Graeme Smith and his team of Human Machine Interface (HMI) designers at Bentley have created a mood board of icons, colors and images that will appear in its Flying Spur and Continental GT models. One key decision was whether to make the graphics skeuomorphic – a 3D graphic representation of a physical object – or a flat digital design.
Graeme says, “A Bentley isn’t a smartphone; it’s going to be used and cherished for generations. So we chose a skeuomorphic approach that will age with the car. Look at pure digital instrument graphics from ten years ago – they’ve dated faster than the car they were part of.”
Director of design, Stefan Sielaff, adds, “In general, skeuomorphism is being phased out in favor of a clear and flat graphic communication of information. But we were quite clear about not going all the way to this kind of ultra-modern digital graphic. It would have been wrong for the brand and for the car. We still use skeuomorphism, dials and needles, to convey the traditional way of getting this kind of information.”
One of Bentley’s latest digital design innovations is the new dim screen mode, for times when you don’t need any navigation or infotainment to distract you from the road ahead. Just the bare minimum of information is displayed, fuel gauge and engine temperature, time, speed and outdoor temperature. Even the speedometer and rev counter dials are in darkness – except for a soft pool of light around the point of each needle.
Both the Continental GT and Flying Spur have the same driver instrumentation, but there are subtle differences in the design. Working with Bentley designers Brett Boydell and David Leary, Graeme’s team introduced a new element for the Flying Spur in the form of a bronze chapter ring around both the speedometer and the rev counter.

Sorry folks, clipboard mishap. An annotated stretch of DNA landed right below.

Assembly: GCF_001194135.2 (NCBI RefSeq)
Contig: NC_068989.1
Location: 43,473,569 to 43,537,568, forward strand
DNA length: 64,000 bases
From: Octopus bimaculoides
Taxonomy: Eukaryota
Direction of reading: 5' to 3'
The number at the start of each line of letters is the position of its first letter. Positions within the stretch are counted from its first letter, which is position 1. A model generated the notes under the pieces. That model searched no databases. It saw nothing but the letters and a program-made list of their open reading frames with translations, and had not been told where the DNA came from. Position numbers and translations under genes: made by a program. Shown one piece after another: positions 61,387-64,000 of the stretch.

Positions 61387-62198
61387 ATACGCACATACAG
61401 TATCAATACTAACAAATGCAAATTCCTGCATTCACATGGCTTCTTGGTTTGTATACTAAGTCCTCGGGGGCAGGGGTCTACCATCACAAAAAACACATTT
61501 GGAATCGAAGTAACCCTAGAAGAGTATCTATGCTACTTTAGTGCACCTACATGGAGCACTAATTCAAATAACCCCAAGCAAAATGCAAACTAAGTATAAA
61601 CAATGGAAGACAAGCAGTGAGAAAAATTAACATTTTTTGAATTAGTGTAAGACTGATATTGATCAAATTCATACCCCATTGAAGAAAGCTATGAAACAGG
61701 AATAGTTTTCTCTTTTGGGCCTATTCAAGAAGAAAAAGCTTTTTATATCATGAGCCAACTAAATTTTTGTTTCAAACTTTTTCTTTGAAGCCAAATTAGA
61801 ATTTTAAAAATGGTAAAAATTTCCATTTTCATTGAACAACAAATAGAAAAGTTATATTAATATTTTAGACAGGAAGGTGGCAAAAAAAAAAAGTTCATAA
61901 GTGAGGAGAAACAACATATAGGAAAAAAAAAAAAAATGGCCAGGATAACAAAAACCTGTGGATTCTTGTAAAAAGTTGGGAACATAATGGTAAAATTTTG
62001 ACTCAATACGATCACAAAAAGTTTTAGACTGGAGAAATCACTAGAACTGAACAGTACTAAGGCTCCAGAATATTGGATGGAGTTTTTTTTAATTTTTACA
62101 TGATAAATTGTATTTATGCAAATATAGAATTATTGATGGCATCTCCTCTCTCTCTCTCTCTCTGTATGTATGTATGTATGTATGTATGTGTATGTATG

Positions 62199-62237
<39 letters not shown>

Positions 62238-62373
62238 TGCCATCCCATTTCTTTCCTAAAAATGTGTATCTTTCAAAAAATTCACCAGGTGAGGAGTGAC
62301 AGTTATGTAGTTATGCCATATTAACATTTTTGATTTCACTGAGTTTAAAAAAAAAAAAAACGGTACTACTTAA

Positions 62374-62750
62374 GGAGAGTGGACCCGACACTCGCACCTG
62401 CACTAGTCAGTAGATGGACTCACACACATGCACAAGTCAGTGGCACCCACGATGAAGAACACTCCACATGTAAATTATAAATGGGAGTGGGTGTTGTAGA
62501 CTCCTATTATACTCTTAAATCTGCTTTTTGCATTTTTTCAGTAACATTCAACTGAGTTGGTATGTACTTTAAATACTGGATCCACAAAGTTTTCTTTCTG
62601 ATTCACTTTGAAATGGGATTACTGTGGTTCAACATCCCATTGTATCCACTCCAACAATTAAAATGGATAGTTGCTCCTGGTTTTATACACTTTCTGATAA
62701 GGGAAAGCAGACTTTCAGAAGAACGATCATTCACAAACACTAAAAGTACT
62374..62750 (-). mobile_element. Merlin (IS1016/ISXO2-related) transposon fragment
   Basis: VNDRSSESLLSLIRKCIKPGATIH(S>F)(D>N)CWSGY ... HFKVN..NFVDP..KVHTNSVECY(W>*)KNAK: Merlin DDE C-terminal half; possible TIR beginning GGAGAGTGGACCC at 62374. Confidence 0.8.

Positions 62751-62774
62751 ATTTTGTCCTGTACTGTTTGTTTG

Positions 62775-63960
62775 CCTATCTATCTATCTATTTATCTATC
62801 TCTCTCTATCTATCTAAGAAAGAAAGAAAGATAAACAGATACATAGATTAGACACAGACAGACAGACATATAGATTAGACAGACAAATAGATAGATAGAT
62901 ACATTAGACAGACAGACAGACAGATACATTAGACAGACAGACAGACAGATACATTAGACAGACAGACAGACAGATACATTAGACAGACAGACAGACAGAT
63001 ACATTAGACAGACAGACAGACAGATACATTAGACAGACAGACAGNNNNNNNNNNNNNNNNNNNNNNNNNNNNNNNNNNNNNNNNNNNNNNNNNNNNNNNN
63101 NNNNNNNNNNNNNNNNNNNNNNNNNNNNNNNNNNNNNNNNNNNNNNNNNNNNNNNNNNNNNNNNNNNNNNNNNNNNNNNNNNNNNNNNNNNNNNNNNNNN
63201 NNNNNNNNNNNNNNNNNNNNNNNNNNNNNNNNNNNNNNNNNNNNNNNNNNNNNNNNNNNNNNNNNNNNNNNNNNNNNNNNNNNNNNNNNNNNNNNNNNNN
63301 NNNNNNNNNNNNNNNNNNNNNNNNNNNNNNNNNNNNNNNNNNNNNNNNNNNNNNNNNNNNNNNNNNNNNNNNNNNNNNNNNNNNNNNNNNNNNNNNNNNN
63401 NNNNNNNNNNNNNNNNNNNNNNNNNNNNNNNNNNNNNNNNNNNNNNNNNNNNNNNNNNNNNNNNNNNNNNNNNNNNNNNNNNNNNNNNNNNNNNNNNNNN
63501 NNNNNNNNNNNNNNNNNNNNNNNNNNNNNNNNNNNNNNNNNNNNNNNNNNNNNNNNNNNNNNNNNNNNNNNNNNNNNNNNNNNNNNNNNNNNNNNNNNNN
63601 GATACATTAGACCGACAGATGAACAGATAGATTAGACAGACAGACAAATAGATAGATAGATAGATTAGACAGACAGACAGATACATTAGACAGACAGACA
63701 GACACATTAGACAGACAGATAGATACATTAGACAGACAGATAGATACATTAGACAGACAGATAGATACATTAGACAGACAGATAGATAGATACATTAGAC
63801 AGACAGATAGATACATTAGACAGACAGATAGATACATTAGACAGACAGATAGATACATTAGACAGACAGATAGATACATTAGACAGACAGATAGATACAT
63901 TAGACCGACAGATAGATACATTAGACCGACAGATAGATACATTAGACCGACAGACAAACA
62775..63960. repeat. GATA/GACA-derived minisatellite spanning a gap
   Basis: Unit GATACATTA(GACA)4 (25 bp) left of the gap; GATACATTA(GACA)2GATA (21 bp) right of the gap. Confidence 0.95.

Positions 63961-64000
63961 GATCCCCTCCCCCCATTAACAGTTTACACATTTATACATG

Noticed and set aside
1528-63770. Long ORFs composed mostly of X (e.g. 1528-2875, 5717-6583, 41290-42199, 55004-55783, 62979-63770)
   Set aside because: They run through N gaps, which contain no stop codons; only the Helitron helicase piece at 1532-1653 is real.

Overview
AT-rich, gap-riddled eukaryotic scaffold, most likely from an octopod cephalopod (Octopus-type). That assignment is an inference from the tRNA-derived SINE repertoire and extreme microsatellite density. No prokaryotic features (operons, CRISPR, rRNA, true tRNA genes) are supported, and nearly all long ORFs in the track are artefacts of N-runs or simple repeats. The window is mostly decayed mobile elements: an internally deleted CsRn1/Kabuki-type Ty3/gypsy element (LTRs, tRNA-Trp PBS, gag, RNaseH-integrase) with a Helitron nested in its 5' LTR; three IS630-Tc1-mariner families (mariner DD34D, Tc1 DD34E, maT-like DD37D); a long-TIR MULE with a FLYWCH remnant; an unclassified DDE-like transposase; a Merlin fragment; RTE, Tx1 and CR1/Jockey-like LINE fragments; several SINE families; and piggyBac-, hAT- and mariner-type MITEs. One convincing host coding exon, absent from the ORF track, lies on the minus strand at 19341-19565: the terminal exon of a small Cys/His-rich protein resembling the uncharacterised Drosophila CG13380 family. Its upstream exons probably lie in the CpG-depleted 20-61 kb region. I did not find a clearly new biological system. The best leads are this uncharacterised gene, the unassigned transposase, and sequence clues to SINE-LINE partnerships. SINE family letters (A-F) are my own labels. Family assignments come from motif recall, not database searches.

Brett says, “We introduced the bronze chaplets to give a consistent feel between the physical and digital detailing. The design reflects the refinement and luxury of the Flying Spur, whilst still being a precision instrument appropriate to such a high-performance vehicle.”
Where the Continental GT’s dials feature a 3D-effect to the background knurling, reflecting the design of that model’s distinctive gear lever, the Flying Spur’s dial has an outer ‘machined’ disc where the numerals sit. Both designs complement tangible design elements within the cabin; the Continental GT’s design is clearly performance focused, while the dials of the Flying Spur convey a hint more formality.
Once the design is approved, next comes the task of translating it into every menu, operation and screen. For the central display in the Flying Spur, that meant designing around 600 different icons and over 1,500 menu screens. There were the different alphabets and page orientations of English, Russian, Arabic and Chinese to incorporate, and text for 27 different languages to translate and accommodate within the screen layouts.
Graphics that relate to proprietary systems or icons, like Sirius radio in the US or Apple CarPlay, must be signed off by those companies. There are three different audio systems – Bentley, Bang & Olufsen and Naim – all with their own graphic interface. The Human Machine Interface team at Bentley includes three graphic designers and nine ‘function owners’ who each take responsibility for a specific infotainment area, from audio to climate.